How Can I Count the Number of Lines in a Text File?

How Can I Count the Number of Lines in a Text File?

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Hey, Scripting Guy! Question

Hey, Scripting Guy! How can I count the number of lines in a text file?

-- MS

SpacerHey, Scripting Guy! AnswerScript Center

Hey, MS. It’s easy to tell that Microsoft’s scripting technologies weren’t written by people who do system administration for a living. Our scripting technologies are jam-packed with features and capabilities, yet we always seem to missing the things that people really want to do. Counting the number of lines in a text file is a good example of that. This seems to be something system administrators do on a regular basis; after all, this is the fourth or fifth time we’ve been asked this question just this month. And yet, there’s no straightforward way to count the number of lines in a text. Is there a CountLines method somewhere? Nope. How about a NumberOfLines property? Nope. Go figure.

Fortunately, while our scripting technologies aren’t always straightforward, they usually are flexible enough to provide a workaround. And this is no exception. While there might not be an obvious way to count the number of lines in a text file, you can still use a script to get at this information. For example, this script returns the number of lines found in the file C:\Scripts\Test.txt:

Const ForReading = 1

Set objFSO = CreateObject("Scripting.FileSystemObject")
Set objTextFile = objFSO.OpenTextFile _
    ("C:\Scripts\Test.txt", ForReading)

objTextFile.ReadAll
Wscript.Echo "Number of lines: " & objTextFile.Line

So what’s the secret here? Well, we begin by using the FileSystemObject to open the file for reading. Next we simply read the entire text file, using the ReadAll method. When we use ReadAll, we read in every line of the text file. Because the FileSystem object can only read from the beginning of a file to the end of the file, that means that when ReadAll is finished we must be on the very last line of the file; it��s impossible for us to be anywhere else. Consequently, all we have to do is echo the value of the Line property, which reports the line number of the current line. Because we are on the last line, the Line property in this case also tells us the number of lines in the file. Simple.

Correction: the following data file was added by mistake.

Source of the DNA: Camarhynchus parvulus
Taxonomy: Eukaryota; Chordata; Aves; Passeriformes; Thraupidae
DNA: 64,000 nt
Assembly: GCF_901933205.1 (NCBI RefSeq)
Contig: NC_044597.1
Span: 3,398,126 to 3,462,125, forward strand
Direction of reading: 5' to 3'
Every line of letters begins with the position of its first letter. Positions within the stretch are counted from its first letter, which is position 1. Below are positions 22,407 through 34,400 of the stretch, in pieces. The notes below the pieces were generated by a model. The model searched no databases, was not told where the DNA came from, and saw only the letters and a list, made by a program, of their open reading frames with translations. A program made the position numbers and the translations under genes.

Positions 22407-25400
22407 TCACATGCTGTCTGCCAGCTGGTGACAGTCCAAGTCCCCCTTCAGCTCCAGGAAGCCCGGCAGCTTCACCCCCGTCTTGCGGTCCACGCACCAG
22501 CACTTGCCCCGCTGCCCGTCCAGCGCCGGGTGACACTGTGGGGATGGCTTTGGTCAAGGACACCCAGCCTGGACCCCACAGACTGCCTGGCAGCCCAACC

Of course, you might be thinking, “Oh, sure, open up and read an entire file just to get the line count? How long will that take?” Surprisingly enough, not very long at all. We tested this script on a text file with just over 20,000 lines. On a regular old laptop computer (2.39 GhZ, 512 MB of RAM) the script took 1 second to complete. Your results might vary, but they probably won’t vary by much

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  • For much bigger files, trying to read it all at once may cause memory errors for some, as it did for us. The quickest and least error-prone way I have found to get a count is to loop through the TextStream object, skipping each line instead of reading them:

    MyFileContents = fso.OpenTextFile(strFileName, 1, False)

           'Loop through counting the lines

           Dim lngLineCount : lngLineCount = 0

           Do While Not MyFileContents.AtEndOfStream

               lngLineCount = lngLineCount + 1

               MyFileContents.SkipLine()

           Loop

  • Open text file. Click on Edit>Go To. Give a huge number than expected number of lines. say if you expect to have 2000 lines, give 5000 or just give 200000. It gives an eror "The Line number is beyond the total number of lines" and shows up the the immediately available line. If you have 2379 lines it gives 2380. So whatever it shows up minus 1 is the actual number of lines in the text file. Cheers!!

  • nice mr. scripter!

    I have a question.

    How can I delete a specific line in a text file using a search string and can also the delete the next line?

    Thanks!

  • Nicely done.

    I use a batch file that I got off the web somewhere and modified to accomplish this task. Using the script above, I notice that if there is a blank line at the end of the file, the script will count this line. Not a problem, just something to keep in mind.

    The method in the comments that uses a loop to increment a counter looks promising as well.

  • Me again...

    I'm somewhat of a scripting noob. I was thinking that it would be helpful for the script to accept the path\filename of the file to be processed as a command line argument.

    Replacing the portion of line 5 that says "C:\Scripts\Test.txt" with wscript.arguments(0) seems to accomplish this.